Moving On: Maple Street Memories

Mr. Rhoads

You could tell by the way that kid came screaming round the corner – all high knees and elbows – there was trouble closing fast behind. Seconds later, a pair of shirtless silhouettes appeared in his wake, twin aluminum bats reflecting in the moonlight.

The kid was a quarter of the way down the block before one of the silhouettes wound up and let fly, chucking his bat end-over-end, like a pickaxe in mid-air. It struck the kid square in the back, propelling him forward, where he fumbled for a moment, before falling to the ground.

Then the entire world went silent, save for the static thud of metal alloy, and the guttural screams of that scrawny, helpless kid, writhing wildly on the sidewalk. 

I watched the entire episode unfold from a second-story porch across the way. Once both silhouettes disappeared, I put my beer down and hurried off toward the steps.

“What the fuck are you doing?” my roommate John asked.

John was one of several roommates I was living with at the time. He had orange hair and pasty skin. He was staring down at me from above, a 12-ounce bottle in his hand.

“We gotta go see if that kid’s OK,” I said. I stood frozen at the bottom of the stairs.

“The fuck we do,” John said. “Get back up here, man. You’re liable to get yourself killed down there.”

I looked over at the kid, struggling to his feet. He made it two steps, maybe three, before collapsing to the sidewalk. The kid was beaten, and bloody, and you could tell by several abbreviated movements crucial ligaments were no longer making full connections.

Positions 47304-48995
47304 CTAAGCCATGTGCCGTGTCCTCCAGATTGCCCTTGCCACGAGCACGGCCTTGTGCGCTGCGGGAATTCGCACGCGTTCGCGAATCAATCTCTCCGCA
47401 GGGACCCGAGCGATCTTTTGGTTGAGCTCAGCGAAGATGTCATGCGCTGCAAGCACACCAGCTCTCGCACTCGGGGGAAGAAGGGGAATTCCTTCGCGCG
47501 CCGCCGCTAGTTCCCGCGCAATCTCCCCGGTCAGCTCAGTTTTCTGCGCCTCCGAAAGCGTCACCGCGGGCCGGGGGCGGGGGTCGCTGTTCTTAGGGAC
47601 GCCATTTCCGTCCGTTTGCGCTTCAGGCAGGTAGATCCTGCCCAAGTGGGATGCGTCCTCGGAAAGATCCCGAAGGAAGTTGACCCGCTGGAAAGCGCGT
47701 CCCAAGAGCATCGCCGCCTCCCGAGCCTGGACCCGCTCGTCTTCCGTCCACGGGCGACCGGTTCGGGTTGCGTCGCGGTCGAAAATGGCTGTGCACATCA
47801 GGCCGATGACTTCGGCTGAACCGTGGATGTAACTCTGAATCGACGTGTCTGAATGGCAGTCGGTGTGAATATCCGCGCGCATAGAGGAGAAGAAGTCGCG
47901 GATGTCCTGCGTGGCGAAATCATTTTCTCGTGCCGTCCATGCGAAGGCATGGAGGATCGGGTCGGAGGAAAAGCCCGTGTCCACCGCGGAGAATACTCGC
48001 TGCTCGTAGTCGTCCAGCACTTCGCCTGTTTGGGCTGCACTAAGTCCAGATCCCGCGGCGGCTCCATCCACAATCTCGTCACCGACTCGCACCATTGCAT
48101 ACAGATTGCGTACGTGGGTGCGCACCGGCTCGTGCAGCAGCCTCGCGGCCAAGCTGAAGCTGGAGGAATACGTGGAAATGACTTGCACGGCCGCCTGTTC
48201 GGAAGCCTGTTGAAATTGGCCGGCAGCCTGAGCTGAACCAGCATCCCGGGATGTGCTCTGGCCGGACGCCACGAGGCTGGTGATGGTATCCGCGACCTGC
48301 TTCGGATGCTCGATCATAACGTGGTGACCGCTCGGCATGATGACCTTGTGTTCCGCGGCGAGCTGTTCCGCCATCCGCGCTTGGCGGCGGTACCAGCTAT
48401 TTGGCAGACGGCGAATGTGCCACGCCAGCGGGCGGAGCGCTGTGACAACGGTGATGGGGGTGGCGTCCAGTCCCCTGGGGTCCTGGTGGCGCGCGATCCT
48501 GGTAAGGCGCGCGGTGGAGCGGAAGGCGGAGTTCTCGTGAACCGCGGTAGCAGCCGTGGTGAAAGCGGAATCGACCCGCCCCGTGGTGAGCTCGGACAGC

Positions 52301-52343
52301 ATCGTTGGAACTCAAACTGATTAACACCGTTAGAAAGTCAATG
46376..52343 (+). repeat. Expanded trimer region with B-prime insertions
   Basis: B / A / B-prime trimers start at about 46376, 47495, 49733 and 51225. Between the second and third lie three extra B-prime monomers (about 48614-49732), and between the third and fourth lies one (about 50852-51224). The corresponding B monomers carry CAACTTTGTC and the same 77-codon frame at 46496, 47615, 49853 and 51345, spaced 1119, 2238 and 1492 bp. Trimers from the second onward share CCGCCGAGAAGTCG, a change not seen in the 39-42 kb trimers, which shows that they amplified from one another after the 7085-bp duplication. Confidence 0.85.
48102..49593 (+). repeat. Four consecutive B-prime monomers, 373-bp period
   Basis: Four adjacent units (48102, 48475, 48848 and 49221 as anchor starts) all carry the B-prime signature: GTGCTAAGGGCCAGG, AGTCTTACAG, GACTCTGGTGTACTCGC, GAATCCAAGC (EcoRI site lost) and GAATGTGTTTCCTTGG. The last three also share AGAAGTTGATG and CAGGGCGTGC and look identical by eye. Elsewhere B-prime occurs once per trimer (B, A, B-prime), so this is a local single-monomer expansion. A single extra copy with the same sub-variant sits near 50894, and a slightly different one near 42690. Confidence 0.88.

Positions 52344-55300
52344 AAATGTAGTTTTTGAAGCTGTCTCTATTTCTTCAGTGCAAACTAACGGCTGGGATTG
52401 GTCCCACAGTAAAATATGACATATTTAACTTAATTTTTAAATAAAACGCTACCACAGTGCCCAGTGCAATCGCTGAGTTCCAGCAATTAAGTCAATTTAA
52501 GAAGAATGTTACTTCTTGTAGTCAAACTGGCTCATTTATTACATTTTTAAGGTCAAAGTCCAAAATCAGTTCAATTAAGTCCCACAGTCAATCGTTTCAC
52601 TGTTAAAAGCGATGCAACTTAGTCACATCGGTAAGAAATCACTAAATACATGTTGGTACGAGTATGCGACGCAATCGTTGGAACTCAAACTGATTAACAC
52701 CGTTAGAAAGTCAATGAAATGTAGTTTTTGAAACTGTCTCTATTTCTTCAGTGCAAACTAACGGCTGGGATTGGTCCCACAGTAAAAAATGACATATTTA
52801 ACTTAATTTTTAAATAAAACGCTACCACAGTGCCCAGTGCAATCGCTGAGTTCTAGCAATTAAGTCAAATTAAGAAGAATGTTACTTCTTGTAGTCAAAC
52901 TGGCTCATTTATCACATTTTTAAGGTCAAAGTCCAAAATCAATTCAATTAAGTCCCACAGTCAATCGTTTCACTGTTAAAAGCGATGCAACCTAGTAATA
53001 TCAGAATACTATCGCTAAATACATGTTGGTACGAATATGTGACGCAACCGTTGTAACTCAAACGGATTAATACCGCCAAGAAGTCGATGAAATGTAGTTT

“C’mon, man,” John said. He kept urging me up with a wave of his hand.

I did an about-face, started back toward the porch. Before I reached the top, a flatbed truck came zipping around the intersection – a pair of shirtless silhouettes standing upright in the back. The driver stopped just short of where that poor kid had been struggling. One of the silhouettes leaned down, picked up a brick from the tarp, then launched it at the back of that kid’s head, delivering what appeared to be a knock-out blow.

The flatbed truck peeled off into the night, followed less than 30 seconds later by the sound of slamming doors, EMTs arriving on the scene. Drunken neighbors went filtering out into the street.

“You see?” John said, patting me on the shoulder. “No matter how bad it might seem, you don’t ever get involved. Ever.”

“I don’t know, man,” I said. “I still feel kind of bad.”

“Why?” John asked. “You don’t know who that kid was. You don’t know what he might’ve gotten himself into. In fact, you don’t know whether that kid just got exactly what he had coming to him, which is exactly why you do not get involved.”

This was revolutionary thinking to me. I came from a place where we had 12 years’ worth of Mary Magdalene drilled into our heads, “Let he who is without sin,” and all that other good-book bullshit. Regardless, looking out across the street as a pair of EMTs wheeled that kid into an ambulance, I found it difficult to dispute anything my much-more experienced roommate was saying.


During the first few weeks of that summer, John taught me how to work a job for a couple off-peak hours, then quit and suggest petty cash in lieu of paperwork. He taught me how to make a proper fist (I spent 18 years sandwiching my thumb inside four fingers), and he taught me about the Christian House – a nearby homeless shelter that offered cost-free meals three times a day.

The Christian House represented an ideal way to keep from starving. The only trade-off being that the food was stale and shitty, and volunteers read from scripture at the beginning of each meal. Other than that, the dining area offered a pretty fascinating subculture, rendered all the more magnetic given the constant stream of nuts.

“I was dying,” one guy sitting next to me insisted. “I’d been sleeping in this shed for damn near a month, without any food or water. Then one day, this asshole comes along and tosses me, for real. That same night a big ole’ snowstorm hit. That shit came piling down in droves, man. Real hard. Like so hard I got this frostbite all the way up on the foretips of my fingers.”